Somewhere between Sebastian County, Arkansas, which abutted Indian Territory and the Choctaw lands to the west, young C.D. met Sarah Jane McKinney, who was ¼ Choctaw. On January 25, 1886, C.D. and Sarah were married at Sans Bois, Indian Territory.  Soon afterward, Pryor Adkins once again moved his family westward.  In the spring of 1886, the Adkins family camped in the vicinity of Norman. The most likely camping place was “Norman’s Camp,” a spring on Bishop’s Creek where surveyor, Abner Norman camped in 1873, and where Montford T. Johnson’s cowboys camped while guarding Johnson’s livestock on the Arbuckle Trail.  (The spring/camp was located near the intersection of Lindsay and Porter.)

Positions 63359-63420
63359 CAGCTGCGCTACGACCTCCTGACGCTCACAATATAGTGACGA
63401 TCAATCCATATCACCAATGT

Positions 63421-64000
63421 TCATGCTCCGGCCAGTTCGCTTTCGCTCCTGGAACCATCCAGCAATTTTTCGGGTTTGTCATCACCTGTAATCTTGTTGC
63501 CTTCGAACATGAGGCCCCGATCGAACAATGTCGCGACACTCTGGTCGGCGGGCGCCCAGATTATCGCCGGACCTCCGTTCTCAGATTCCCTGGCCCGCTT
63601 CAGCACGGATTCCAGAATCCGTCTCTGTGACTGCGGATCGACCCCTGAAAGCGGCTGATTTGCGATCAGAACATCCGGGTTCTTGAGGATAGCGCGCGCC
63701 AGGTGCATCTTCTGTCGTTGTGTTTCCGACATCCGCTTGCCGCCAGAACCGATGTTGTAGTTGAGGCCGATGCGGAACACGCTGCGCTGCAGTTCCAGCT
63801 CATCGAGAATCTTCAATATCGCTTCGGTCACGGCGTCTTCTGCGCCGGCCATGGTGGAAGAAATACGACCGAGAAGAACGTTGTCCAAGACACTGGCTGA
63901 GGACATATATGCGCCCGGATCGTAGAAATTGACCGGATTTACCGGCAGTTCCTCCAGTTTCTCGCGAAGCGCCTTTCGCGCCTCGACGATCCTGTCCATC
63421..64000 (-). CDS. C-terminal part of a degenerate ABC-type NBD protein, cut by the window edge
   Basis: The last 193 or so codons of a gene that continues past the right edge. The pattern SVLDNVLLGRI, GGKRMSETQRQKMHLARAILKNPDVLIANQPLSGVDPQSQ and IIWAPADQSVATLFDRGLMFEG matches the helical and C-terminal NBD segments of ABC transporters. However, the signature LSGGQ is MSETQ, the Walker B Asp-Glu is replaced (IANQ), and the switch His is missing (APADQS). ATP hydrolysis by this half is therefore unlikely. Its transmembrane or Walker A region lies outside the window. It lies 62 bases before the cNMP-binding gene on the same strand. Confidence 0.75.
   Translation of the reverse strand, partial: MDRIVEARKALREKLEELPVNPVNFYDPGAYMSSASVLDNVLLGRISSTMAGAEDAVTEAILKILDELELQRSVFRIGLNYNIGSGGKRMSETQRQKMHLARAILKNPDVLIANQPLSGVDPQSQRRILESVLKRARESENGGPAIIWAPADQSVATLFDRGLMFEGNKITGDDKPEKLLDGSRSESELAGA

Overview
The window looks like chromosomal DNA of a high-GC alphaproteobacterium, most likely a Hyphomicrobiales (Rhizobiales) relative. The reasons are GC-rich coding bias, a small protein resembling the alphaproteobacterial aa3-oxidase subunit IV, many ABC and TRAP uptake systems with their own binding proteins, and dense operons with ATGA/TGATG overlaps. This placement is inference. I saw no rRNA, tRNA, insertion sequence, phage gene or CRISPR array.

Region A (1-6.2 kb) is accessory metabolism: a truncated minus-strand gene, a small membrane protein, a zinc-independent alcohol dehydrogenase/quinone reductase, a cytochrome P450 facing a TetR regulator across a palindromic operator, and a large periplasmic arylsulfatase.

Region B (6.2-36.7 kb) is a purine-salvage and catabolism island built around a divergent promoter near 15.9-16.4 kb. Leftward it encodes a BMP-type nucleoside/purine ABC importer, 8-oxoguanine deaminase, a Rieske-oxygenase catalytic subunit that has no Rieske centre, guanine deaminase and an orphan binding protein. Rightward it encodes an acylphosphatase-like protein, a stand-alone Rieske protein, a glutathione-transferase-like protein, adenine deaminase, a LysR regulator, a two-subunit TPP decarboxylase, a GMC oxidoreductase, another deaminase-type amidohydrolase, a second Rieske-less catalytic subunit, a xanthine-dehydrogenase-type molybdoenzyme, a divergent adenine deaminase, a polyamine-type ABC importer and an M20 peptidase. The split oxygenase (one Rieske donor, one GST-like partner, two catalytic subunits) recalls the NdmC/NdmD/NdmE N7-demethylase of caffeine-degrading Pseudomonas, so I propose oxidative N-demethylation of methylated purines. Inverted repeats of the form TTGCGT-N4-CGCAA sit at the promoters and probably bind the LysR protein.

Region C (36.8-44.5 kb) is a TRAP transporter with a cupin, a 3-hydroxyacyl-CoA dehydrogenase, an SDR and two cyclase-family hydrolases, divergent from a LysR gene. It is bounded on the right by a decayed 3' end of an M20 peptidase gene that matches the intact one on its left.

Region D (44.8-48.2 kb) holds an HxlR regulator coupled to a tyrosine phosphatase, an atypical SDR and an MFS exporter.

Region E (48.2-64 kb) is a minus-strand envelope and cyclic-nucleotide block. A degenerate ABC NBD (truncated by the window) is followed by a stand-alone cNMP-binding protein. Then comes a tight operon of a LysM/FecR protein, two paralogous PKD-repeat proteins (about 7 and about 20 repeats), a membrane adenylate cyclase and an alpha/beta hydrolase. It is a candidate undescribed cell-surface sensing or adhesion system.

The Adkins family ultimately located south of the South Canadian River in the Chickasaw Nation in 1886. Adkins marriage to a woman with Choctaw linage qualified the family to lease land from the Chickasaws. According to the Adkins family history, the land was ”beautiful indeed with acres of wild flowers, vast forests and pasture land for miles and miles, where wild animals roamed. This was the paradise they sought.”  Regardless of the somewhat overrated attributes contributed to the land south of the Canadian River, Adkins took advantage of the natural resources available to him; He and his boys cut and bailed prairie grass on land that is now Norman. Through their lease with the Chickasaw Nation, the family acquired several thousand acres of grazing land, and built a log home on the hill in the middle of their new “paradise.”  Below their Hill on the South Canadian, Adkins and his boys established a ferry business; the area was known for years as Adkins’ crossing. Eventually, the first bridge built across the river was at this crossing. (24th Ave. SW). The family also established a corn meal mill and a lumber mill at the bottom of the hill.